The Chinese Revolution as Inspired by Marxist Theory - Term Paper Example

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The author states that the Chinese Revolution was born into a brutal world, with a tremendous promise to liberate hundreds of millions of human beings from intense poverty, oppression, and foreign colonial occupation. The class struggle has at times been intense in China since the revolution…
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The Chinese Revolution as Inspired by Marxist Theory
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Download file to see previous pages The Chinese Revolution refers to the final stage of fighting (1946-1950) in the Chinese Civil War. What actually caused this event was a breakdown of peace talks between the Kuomintang (Chinese Nationalist Party) and the Communist Party of China. After this breakdown, an all-out war between these two forces resumed. Ultimately, the People’s Liberation Army was victorious, and on October 1, 1949, Mao Zedong proclaimed the People’s Republic of China.

The importance and significance of the Chinese Revolution are integral, and in order to come to a clearer and more knowledgeable understanding of this subject matter, certain political and economic issues must be addressed. As well, the historical factors and lessons learned from this occurrence must be included. The aim of this paper is to discuss all of this, along with other relevant and significant issues in regards to the Chinese Revolution. This is what will be dissertated in the following.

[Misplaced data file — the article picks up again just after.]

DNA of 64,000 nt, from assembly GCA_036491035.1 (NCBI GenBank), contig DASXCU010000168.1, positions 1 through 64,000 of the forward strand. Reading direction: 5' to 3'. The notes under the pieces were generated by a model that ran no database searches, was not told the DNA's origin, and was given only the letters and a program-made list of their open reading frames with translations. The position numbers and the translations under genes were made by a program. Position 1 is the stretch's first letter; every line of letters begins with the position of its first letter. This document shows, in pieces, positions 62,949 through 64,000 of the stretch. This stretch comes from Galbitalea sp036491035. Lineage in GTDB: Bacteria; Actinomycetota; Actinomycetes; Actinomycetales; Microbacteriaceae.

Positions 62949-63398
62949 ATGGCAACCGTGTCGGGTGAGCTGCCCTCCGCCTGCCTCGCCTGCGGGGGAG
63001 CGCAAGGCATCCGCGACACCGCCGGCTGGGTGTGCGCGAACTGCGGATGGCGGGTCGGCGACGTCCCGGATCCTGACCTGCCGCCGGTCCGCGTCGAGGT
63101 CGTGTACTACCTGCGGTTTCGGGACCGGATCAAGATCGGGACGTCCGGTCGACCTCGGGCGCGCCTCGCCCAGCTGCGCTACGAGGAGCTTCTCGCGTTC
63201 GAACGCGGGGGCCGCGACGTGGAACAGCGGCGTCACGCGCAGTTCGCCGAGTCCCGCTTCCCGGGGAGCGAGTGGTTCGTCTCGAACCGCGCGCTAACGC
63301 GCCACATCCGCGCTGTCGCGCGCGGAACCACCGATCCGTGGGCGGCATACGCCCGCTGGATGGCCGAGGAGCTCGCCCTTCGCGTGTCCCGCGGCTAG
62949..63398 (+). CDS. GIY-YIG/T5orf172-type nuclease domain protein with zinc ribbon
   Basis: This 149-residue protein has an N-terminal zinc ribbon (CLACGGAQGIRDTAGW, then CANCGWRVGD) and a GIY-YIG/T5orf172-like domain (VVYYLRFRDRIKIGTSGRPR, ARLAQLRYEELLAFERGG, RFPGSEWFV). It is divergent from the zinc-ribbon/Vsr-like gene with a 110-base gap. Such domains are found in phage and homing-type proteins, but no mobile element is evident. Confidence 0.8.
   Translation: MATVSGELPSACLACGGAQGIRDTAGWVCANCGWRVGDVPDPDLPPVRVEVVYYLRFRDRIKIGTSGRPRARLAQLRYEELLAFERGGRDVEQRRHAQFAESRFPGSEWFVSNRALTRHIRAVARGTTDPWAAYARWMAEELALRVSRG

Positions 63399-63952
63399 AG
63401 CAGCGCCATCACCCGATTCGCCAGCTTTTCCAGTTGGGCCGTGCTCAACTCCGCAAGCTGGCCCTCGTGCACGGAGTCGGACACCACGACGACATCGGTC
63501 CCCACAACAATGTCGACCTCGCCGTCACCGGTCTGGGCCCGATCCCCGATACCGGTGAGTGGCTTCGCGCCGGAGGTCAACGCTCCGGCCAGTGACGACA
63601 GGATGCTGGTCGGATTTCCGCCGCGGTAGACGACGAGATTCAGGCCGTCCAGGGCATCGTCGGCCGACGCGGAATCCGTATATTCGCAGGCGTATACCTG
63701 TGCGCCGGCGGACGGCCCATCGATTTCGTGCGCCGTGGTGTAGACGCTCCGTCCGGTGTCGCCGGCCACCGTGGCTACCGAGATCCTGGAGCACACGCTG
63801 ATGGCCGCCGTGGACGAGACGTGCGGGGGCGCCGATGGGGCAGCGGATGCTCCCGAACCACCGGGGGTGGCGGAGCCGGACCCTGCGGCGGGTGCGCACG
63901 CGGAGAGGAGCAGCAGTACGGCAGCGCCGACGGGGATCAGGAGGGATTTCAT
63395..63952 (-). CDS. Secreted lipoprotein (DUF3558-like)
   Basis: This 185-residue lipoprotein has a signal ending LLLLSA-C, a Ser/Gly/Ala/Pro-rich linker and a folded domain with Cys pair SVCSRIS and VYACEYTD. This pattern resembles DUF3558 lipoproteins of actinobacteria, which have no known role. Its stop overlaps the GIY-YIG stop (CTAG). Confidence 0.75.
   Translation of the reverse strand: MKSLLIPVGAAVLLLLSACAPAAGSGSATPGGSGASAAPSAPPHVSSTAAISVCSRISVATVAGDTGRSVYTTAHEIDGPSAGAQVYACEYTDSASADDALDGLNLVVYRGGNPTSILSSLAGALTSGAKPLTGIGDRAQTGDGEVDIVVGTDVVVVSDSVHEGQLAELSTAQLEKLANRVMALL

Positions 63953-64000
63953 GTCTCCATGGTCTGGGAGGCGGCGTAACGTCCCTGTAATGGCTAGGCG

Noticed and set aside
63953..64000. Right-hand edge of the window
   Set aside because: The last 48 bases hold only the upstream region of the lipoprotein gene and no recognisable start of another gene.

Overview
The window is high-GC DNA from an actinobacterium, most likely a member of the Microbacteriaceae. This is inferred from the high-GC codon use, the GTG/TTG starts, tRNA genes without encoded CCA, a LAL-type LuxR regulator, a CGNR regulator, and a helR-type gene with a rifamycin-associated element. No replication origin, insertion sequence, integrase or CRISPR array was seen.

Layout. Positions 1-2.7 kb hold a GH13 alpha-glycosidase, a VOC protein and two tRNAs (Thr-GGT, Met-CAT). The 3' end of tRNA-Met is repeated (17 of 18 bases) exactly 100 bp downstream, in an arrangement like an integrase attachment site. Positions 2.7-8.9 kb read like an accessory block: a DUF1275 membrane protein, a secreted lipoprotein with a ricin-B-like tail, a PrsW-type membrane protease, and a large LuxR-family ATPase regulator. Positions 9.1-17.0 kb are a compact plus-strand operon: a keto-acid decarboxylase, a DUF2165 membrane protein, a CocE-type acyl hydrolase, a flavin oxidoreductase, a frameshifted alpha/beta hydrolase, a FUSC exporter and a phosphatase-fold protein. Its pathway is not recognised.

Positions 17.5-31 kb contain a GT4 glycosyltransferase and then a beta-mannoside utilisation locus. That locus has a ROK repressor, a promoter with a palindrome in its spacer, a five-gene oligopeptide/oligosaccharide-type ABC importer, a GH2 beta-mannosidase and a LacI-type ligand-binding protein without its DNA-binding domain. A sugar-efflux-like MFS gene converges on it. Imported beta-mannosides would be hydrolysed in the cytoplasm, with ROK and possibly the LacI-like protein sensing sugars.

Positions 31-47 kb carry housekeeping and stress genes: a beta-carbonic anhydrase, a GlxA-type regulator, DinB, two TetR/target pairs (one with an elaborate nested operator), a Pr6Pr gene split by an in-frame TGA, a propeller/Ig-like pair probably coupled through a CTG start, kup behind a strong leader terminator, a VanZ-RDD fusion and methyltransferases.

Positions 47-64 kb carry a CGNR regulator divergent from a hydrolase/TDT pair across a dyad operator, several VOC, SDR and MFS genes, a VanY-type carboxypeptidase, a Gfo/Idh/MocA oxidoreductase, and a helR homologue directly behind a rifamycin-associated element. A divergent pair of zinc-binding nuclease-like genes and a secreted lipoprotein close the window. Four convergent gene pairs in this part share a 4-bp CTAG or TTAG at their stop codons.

The political and economic institutions of Revolutionary China (1949-1976) were very much inspired by Marxist theory on the transition from capitalism to socialism in several different ways. In China, Mao Zedong is remembered for many things. He is revered as the greatest of revolutionaries. However, he has also been considered as among the worst politicians. “He knew well how to make a revolution, but once in power he could not put his love of revolution aside for the sake of governing.” (Compton’s Living Encyclopedia, 1995). Mao Zedong was born in Shaoshan, Hunan Province on December 26, 1893. During the Revolution of 1911-12, Mao served in the army for six months. Afterward, he graduated from the First Provincial Normal School in Changsha in 1918. He was then sent to Peking University where he became embroiled in the Revolutionary May Fourth Movement. It was in 1921 when Mao helped found the Chinese Communist party, and it was only two years after this that he left work to become a full-time revolutionary. ...Download file to see next pagesRead More
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